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  1. Wow, these are great suggestions. I think I inadvertently killed off my worms due to heat as well. I had actually contacted you some time ago because I had problems my bin. At first it was too wet and had invited a gnat infestation. I had then mixed in dry soil to dry up my soggy bin and had lost a lot of worms in the process. Well, the population was recovering it seemed and the gnats were under control as well, except a week or so ago when I checked there were no worms anywhere. The apartment shouldn’t have gone higher than 85 degrees based on our A/C settings but this is Arizona and the bin sits close to the front door… so too much heat is all that I can think of. I’ll try better next time …in FALL =(

    • james
    • June 28, 2008

    Hi everyone I have done a lot of research on worms and curiousty is out there but not weather related. I have created my own worm bin out of a plastic tub. I started out good with a pound of redworms I have had them for about a month. I did not have an odor problem until I gave them pine apple and cantaloupe these mites seem too consume more food than the redworms do so I threw most of the cantaloupe out and noticed something sprouting from the fresh head of the pine apple, this thing 2-3 ” inches tall and about half a dozen of them. The pine apple is mostly gone but this spore thing has got me puzzled, thats my issue. Now for the people use drums ice cream buckets any bucket may have too catch rain water and give your red worms a shower it will not hurt them at all just make sure it drains out properly and you have something too catch that for your garden etc.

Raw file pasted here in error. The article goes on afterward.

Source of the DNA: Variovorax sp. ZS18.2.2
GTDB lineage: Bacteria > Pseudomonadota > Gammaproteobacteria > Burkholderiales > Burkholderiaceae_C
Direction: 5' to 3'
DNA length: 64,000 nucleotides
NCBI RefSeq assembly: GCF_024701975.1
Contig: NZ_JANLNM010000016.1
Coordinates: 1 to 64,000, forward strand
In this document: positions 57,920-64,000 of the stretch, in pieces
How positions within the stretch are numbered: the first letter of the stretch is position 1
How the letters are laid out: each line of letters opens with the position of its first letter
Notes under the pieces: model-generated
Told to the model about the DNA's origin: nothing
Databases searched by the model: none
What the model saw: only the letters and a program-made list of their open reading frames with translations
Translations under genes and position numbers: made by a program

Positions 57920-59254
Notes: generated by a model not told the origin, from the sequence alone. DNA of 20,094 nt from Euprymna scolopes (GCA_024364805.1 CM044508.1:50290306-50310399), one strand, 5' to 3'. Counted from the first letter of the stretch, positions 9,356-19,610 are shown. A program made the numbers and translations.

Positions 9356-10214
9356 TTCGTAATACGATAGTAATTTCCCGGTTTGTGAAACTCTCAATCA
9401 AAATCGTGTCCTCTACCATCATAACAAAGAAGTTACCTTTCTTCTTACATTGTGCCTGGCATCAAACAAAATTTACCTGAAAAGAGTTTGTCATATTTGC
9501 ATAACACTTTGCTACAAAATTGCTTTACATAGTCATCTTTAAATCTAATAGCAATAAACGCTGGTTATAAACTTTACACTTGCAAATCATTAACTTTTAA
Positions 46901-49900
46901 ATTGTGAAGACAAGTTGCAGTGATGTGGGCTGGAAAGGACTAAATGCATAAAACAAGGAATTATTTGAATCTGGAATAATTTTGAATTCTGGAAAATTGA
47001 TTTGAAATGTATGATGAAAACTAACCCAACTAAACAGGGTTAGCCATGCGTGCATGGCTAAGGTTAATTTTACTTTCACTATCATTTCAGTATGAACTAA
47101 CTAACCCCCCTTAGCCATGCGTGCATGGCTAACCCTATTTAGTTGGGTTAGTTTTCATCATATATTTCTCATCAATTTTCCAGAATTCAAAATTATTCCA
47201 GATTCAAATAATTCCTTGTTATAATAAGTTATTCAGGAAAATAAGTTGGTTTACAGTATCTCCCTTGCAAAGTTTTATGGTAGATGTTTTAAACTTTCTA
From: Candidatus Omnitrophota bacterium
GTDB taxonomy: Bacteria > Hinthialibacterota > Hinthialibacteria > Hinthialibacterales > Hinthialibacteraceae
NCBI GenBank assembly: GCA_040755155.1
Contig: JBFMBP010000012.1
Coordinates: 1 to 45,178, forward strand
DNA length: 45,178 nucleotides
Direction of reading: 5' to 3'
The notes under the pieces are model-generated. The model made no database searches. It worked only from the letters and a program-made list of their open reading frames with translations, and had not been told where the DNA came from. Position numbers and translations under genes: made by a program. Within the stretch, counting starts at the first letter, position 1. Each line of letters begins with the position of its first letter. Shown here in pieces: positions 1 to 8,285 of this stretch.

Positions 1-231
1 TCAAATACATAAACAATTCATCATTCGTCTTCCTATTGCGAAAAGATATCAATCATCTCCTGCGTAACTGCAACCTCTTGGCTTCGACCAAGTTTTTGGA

• Jo'
    • June 28, 2008


    My strategy for helping my worms beat the heat is to place a few ice cubes (2 per sqft) inside the bin, on top of the bedding. I do this in the middle of the afternoon either each day or every other day. It seems to do the trick and my worms survived this past heat wave. Make sure you that extra water has a place to run off to at the bottom. You wouldn’t want to drown your worms.

    Hope that helps!

    • Bentley
    • June 30, 2008

    Thanks for the comments, guys!
    James, I’d certainly love to see a picture of this mystery thing (for lack of a better word) sprouting from your pineapple. Sounds like some sort of fungus to me.


    • Amos
    • July 29, 2009

    This is great info, but I live in Las Vegas. Is my only option to have a bin indoors?

    • Bentley
    • July 30, 2009

    Hi Amos,
    I’ve never vermicomposted in vegas (sounds like fun though – haha), but if I was going to try (and do so outdoors), I would probably try a ‘vermicomposting trench’ in a very shady location. Having the system buried in the ground should help to keep it cool and moist.

    • Tina Corona
    • October 10, 2013

    Hi, I I am getting ready to move my Worm Inn outside and was wondering if I too could dig a hole and place the in halfway in the ground? Would that interfere with the aeration?